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Joined: Dec 2020
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Sidelock
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Sidelock

Joined: Dec 2020
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Owen,

Lovely rifles.

The case end label you show is, I am certain, one of Holland and Holland’s indicating that your rifle was at one time was in store with them.

It might be worth contacting them to see if what remains of the folio number and storage number could identify the then owner.

Best Regards

Parabola

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Sidelock
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Parabola, Wish I could claim the battery above, but alas, no. Thanks for the tip, I will follow up and see if I can glean some further information on the prior custodians of this rifle.


Owen
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Sidelock
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Sidelock

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Drew,

You were right, the book is indeed “The Curse of the Wise Woman”. I have bought a paperback copy.

In it Lord Dunsany, writing about a .250 rook rifle, a hammer rifle with a non-selective ejector recommends disabling the ejector to lose the very audible “click” on opening the rifle and learning to cock the hammer silently.

He recommended shooting with both eyes open, and using hollow point bullets as being more humane and less likely to ricochet .

He does however condemn the “shiny” centre line on the back sight stating that it makes it “impossible to tell” “whether you are taking a fine sight or a coarse sight” and says there should not be anything “shiny” on the back sight .

He clearly did not subscribe to the school of thought that says you should only use “the bead, the whole bead and nothing but the bead” and just aim up or down on the animal to allow for range.

Thanks again for pointing me in the right direction,

Keep Well

Parabola

Last edited by Parabola; 05/24/21 09:20 AM. Reason: Typo
1 member likes this: Drew Hause
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Sidelock
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Sidelock
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I never could quite get the hang of sighting with a fine bead and the high poi many British rifles have. I often need to re-regulate poi for clients and for my own use. Currently have 3 new sights to make, 2 for clients and one for my own double which was damaged. I do have a few British rifles which appear to have been originally built for sighting with a coarse bead and I shoot those just fine.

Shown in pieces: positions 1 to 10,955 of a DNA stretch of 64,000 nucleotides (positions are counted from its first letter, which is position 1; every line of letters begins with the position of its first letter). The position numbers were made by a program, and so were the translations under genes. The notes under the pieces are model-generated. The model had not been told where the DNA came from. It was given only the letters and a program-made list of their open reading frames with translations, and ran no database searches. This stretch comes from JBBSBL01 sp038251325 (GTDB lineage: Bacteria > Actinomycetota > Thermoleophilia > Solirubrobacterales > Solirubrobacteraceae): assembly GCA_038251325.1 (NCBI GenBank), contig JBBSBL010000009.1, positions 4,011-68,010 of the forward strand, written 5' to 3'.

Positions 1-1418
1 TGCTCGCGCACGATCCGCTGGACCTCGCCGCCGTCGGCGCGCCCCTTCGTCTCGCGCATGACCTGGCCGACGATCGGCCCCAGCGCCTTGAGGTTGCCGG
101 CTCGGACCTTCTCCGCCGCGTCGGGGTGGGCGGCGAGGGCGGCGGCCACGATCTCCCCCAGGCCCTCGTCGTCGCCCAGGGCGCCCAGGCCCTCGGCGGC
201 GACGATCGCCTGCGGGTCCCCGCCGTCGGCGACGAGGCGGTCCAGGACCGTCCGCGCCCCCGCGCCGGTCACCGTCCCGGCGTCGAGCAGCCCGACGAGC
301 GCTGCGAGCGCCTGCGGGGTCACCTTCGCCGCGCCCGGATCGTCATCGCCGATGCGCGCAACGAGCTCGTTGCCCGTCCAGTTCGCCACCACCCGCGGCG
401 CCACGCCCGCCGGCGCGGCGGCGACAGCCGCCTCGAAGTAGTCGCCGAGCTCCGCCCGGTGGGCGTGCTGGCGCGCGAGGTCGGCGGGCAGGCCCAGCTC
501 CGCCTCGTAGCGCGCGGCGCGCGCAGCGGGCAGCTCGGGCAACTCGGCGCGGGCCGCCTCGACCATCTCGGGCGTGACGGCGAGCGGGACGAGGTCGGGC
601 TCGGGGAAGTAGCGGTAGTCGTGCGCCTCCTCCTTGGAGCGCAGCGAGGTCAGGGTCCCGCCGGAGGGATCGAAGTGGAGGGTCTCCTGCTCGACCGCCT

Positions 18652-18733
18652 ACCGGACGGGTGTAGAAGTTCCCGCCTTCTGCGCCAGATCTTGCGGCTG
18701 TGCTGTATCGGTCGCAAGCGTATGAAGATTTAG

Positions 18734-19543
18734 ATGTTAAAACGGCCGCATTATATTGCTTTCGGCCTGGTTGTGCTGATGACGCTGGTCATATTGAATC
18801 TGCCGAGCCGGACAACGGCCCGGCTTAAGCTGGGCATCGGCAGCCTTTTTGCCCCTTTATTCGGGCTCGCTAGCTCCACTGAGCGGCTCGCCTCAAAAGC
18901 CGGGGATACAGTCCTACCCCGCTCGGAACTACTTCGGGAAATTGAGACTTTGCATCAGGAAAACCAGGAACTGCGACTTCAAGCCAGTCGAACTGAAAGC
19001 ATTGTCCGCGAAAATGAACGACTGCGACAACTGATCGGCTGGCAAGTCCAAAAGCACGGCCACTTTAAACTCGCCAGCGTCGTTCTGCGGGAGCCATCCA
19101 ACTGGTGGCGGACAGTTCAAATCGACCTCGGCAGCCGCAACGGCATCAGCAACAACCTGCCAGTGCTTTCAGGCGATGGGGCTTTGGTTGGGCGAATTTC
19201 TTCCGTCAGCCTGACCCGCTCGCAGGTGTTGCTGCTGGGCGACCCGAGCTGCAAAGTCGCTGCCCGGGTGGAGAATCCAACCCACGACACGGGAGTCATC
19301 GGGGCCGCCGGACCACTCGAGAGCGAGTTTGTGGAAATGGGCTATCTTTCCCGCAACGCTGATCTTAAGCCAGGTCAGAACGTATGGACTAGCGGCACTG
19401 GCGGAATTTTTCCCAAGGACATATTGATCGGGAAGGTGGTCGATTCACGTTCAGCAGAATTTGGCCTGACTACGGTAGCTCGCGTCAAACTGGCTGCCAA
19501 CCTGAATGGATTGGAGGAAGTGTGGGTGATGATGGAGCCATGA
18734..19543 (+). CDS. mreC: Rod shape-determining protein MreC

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Sidelock
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I have competed with, and hunted with, open sighted rifles and pistols for many years. I grew up with a Remington 33 .22, with a front bead sight. I always struggled with accuracy with it. Then I discovered the "squared up" notch and post. My accuracy escalated. IME, the notch and post is the most accurate of all open sight styles. The front sight and the rear need to be black(ened, if possible), but the front is the most important of the two. I black mine, before using, with a splinter of fat lighter pine, alight and smoking. The soot blackens the sights and there will be no light reflection, which will cause inaccuracy. If the prevailing light comes from the side your shots will move towards the light source. It changes the way the front sight appears, and causes aiming inaccuracy. Blackening changes that.

I despise a bead front rifle sight, with it's accompanying U shaped rear notch.


"With one foot in the grave ..........and one foot on the pedal, I was born a Rebel" T.P.
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Sidelock
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Originally Posted by Stanton Hillis
I despise a bead front rifle sight, with it's accompanying U shaped rear notch.



I like a bead front sight combined with a wide V for hunting, fast and plenty accurate. I have never carred muc for a U shaped rear notch.


http://www.bertramandco.com/

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Sidelock
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Sidelock

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A seriously practical set of open sights I encountered was on, of all things, a take down .250/3000 Savage 1899. It had come back from East Africa.

The factory back sight had been replaced by a fixed stout single wide and shallow V angled back to the firer to avoid reflections and the foresight was a largish bead.

Matted and no white line -Lord Dunsany would have approved.

Gunbearer and tamper proof, practically unbreakable ( air line baggage handlers excepted) and as I remember it grouped at 100 yards about 2.5 inches above the top of the bead. With that cartridge that would give a 200 yard zero and effective point blank shooting to at least 225 yards.

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